A deal that calls for Google to pay a $22.5 million civil penalty for tracking Safari users should be rejected, Consumer Watchdog argues in new court papers.
"The proposed settlement is markedly unusual and deficient," the organization says in papers filed on Friday with U.S. District Court Judge Susan Illston in San Francisco.
The group outlines three specific complaints with the settlement. First, Consumer Watchdog says that the "miniscule" $22.5 million penalty -- estimated as less than 1/1000th of Google's ad revenue -- is too low to ensure that Google doesn't again violate users' privacy.
Second, Consumer Watchdog argues that the settlement should include an injunction prohibiting Google from deceiving users about privacy. The group also says that Google should be required to admit liability in the case. That's the same objection raised by Commissioner J. Thomas Rosch, who voted against accepting the settlement.
"Because the FTC permitted Google to deny the allegations of the FTC complaint, Google put its own 'spin' on the facts," Consumer Watchdog argues. "Google’s spin created considerable confusion in the public over what the company actually did, who was at fault ... and what the effect of the conduct was on consumers."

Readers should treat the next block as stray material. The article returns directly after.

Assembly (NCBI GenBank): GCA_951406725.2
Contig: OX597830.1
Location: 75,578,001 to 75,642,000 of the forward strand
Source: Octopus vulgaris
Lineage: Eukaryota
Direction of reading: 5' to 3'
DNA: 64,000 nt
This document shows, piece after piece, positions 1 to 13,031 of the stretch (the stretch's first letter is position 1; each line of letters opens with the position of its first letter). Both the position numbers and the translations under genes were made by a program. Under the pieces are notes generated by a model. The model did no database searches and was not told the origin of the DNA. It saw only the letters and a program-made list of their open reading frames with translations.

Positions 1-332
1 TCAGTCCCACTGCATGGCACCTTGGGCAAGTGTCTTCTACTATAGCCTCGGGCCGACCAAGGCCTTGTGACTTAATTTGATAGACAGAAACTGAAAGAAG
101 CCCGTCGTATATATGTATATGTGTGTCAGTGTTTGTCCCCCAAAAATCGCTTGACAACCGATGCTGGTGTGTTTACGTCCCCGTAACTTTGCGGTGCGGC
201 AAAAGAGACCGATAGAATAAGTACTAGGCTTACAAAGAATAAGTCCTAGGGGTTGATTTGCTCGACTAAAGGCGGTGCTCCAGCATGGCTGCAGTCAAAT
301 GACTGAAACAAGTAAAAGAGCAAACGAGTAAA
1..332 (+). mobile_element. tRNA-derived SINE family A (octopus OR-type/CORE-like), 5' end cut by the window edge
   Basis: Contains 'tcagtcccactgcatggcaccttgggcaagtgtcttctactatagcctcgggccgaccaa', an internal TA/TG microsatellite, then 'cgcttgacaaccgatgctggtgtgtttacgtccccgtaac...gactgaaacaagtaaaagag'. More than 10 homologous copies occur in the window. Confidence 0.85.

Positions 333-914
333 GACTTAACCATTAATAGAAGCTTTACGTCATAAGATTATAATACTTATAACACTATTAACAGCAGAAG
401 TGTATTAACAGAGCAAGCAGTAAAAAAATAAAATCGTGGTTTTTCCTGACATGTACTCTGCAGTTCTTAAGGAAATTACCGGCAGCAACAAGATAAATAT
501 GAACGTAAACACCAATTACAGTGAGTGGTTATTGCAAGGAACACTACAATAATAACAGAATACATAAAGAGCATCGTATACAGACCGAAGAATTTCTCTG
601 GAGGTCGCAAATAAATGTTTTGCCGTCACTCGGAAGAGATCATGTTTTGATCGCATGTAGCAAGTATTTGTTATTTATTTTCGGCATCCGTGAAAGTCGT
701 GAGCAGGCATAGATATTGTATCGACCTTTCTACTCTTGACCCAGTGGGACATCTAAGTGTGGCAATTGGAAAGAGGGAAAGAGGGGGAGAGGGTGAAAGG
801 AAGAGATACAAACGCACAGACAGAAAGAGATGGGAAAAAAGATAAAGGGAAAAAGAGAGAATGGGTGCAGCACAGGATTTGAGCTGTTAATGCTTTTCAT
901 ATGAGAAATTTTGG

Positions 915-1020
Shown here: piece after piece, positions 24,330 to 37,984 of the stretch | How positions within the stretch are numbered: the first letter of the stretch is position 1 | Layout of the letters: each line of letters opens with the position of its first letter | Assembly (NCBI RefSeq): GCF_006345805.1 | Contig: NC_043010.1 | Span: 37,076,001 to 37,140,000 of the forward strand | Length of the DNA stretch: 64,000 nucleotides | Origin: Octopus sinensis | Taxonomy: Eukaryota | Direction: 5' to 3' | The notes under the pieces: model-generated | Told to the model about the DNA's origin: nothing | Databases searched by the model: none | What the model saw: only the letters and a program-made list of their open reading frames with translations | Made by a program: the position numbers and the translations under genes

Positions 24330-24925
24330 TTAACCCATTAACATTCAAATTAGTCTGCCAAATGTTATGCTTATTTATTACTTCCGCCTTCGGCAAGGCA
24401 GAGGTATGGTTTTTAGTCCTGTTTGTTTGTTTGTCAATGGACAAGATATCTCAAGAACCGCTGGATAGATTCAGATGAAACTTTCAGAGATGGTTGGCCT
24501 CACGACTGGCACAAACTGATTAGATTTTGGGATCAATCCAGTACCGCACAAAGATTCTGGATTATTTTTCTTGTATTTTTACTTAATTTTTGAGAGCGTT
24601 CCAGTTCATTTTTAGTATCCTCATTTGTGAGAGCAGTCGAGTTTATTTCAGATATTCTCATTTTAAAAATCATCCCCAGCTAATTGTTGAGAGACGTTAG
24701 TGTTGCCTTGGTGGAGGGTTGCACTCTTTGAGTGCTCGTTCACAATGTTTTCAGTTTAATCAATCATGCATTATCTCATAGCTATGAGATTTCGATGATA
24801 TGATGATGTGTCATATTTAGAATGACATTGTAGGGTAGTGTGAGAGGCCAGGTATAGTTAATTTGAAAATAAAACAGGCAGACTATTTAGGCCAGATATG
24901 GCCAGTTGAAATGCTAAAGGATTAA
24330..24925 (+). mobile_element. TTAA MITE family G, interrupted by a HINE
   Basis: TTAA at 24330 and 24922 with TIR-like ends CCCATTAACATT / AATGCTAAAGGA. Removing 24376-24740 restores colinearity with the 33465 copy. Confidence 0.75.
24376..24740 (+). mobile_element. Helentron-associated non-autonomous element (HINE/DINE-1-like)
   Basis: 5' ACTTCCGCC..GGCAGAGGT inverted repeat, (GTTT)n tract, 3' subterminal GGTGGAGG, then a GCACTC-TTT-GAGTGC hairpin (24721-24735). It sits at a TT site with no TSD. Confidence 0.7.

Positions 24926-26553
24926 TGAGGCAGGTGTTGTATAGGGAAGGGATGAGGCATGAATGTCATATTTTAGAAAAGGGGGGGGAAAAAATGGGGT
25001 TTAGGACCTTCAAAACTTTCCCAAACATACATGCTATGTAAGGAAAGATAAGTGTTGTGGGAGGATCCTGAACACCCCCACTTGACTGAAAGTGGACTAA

The proposed settlement would resolve contempt charges against Google, stemming from allegations that the company developed a workaround to Safari's no-tracking settings. Google -- which also faces a potential class-action lawsuit over the alleged hack -- did not admit wrongdoing in the case.
Stanford graduate student Jonathan Mayer first publicized the workaround in February, when he posted a report outlining how the company bypassed users' settings. Google said that it did so in order to enable Safari users to like ads with the +1 button, and not track them throughout the Web. But once the workaround was in place, Google's DoubleClick also was able to track people in order to target ads to them, based on their Web-surfing history. Google says it has already deleted much of the data it collected; the company promised to shed all of it by next year as part of the settlement.
The workaround might not in itself have resulted in FTC charges, but Google had specifically instructed users that the Safari browser would block tracking cookies. That statement gave the FTC grounds to charge Google with contempt for allegedly violating a 2011 consent decree that bans the company from misrepresenting its privacy practices.
For Google, the Safari hack marked at least the third major privacy controversy. In 2010, it came to light that Google's Street View cars collected URLs, passwords, emails and other data that was sent over unencrypted WiFi networks. Google apologized for the interception, and said it intended to destroy the data.
Before that, when Google launched the now defunct social networking Buzz, the company exposed some users' email contacts by default. That incident resulted in Google's first consent decree with the FTC.
"Given Google’s history of failing to either respect the privacy of its users or even to comply with its prior privacy undertakings ... what facts and what plausible reasoning based on those facts justify the Commission’s decision?" the group asks in its court papers.